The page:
Real Talk: On Being A Hermit

Friday, August 21, 2015

The other day, sitting in a coffee shop in Old Town, I found out a co-worker of mine is also a blogger. We instantly connected over being in the same networks and knowing some of the same Chicago bloggers. She brought up some events, specifically spinning classes that had been held as of late. Then she asked why I hadn't gone to the blogger spin class.

All I could think about was my previous experience resulting in a week-long sore booty and how I did not want to attend another cycle class for a long while. But then I started to ponder  why did I really not go?

photo via elizabeth lies
Living by myself has been a blessing. I love having my own space, not having to worry about other peoples' schedules and walking around without pants on most of the time. I even love the not-so-great things about it, like having to fix things on my own and being accountable for all of my bills getting in on time. It has been a grand experiment in growing up and the crazy amount of responsibility that entails.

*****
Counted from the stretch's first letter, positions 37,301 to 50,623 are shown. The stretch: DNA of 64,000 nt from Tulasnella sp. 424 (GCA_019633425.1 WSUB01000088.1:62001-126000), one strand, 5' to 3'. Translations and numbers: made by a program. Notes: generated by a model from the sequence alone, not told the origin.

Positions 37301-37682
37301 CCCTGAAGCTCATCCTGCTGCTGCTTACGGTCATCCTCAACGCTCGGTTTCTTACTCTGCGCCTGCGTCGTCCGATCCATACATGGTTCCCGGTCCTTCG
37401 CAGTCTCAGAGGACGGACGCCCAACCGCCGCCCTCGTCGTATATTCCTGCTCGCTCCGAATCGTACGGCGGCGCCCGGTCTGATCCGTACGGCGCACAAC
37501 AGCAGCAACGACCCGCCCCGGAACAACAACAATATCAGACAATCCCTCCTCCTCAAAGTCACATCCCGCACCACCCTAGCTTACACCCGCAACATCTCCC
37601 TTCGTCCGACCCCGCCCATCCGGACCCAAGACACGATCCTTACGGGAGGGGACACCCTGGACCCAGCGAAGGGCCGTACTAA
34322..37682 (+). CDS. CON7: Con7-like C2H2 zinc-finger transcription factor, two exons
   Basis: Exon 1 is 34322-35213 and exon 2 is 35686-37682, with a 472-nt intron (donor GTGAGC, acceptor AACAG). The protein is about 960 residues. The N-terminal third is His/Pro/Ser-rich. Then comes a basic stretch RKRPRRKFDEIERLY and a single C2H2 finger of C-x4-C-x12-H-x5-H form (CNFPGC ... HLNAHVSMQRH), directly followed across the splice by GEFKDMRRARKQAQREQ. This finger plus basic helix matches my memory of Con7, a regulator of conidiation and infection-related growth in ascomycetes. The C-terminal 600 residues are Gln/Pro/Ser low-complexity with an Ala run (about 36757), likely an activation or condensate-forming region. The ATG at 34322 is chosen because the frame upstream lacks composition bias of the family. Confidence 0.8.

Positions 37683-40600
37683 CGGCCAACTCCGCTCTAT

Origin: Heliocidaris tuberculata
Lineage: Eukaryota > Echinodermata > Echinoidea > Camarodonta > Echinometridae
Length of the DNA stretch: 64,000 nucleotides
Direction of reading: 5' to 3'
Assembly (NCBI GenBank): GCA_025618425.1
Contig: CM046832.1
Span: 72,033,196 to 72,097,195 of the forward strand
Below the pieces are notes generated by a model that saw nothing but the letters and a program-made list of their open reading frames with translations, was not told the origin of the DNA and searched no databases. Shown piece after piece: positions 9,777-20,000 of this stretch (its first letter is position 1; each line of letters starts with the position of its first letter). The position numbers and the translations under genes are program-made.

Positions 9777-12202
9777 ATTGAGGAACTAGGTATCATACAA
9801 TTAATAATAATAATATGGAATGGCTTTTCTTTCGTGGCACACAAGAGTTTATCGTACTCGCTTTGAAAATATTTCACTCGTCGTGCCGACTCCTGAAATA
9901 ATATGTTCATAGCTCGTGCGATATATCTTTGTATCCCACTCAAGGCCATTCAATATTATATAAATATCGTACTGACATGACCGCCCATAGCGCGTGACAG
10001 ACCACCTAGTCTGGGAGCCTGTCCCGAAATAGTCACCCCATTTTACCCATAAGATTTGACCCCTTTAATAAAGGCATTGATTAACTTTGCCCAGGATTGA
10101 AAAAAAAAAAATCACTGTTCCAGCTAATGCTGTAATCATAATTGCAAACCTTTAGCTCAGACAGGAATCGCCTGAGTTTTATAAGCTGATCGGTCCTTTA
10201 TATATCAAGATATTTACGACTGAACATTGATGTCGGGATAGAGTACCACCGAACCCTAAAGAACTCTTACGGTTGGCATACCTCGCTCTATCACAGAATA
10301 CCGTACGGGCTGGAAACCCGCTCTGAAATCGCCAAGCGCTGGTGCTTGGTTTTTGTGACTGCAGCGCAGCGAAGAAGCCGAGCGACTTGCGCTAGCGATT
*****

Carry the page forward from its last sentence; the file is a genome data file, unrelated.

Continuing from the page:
But living by myself has also been a curse. I don't have the convenience of being able to hang out with roommates, and I have to make plans if I want to see my friends. Most days, I don't mind texting/calling to see what others are up to. Other days, I am so exhausted from work that I'd rather just go home and binge watch some television series by myself.

The latter has been happening more and more often in recent months. I chalked it up to a busy summer schedule with a good chunk of my friends having gone home. But when my co-worker asked why I hadn't been going to events, I realized it that maybe it was something more. Maybe I'd become a bit of a hermit. I stopped engaging with the blogger community because my efforts to make plans were going elsewhere, and eventually those efforts were becoming obsolete. I've known for a little while that I have introvert tendencies, which I've come to accept, but it didn't hit me entirely until this moment.

I think it is incredibly important to be able to hang out with yourself  to go places, do things, eat and shop alone. My fierce independence and easily-entertained brain have made this possible since I can remember.

I do, however, think that it's just as important to make an effort with other people. Sitting alone at home with Netflix is not going to make new friends, find new interests or even land a new gig.

Being a hermit is so comfortable, but making an effort is so much more worthwhile.

Do you tend to "hermit" sometimes? What do you do to get yourself out of the house? 

 photo 4c7c3792-4cab-4378-973e-a9aba709ab12_zps08fdd915.jpg

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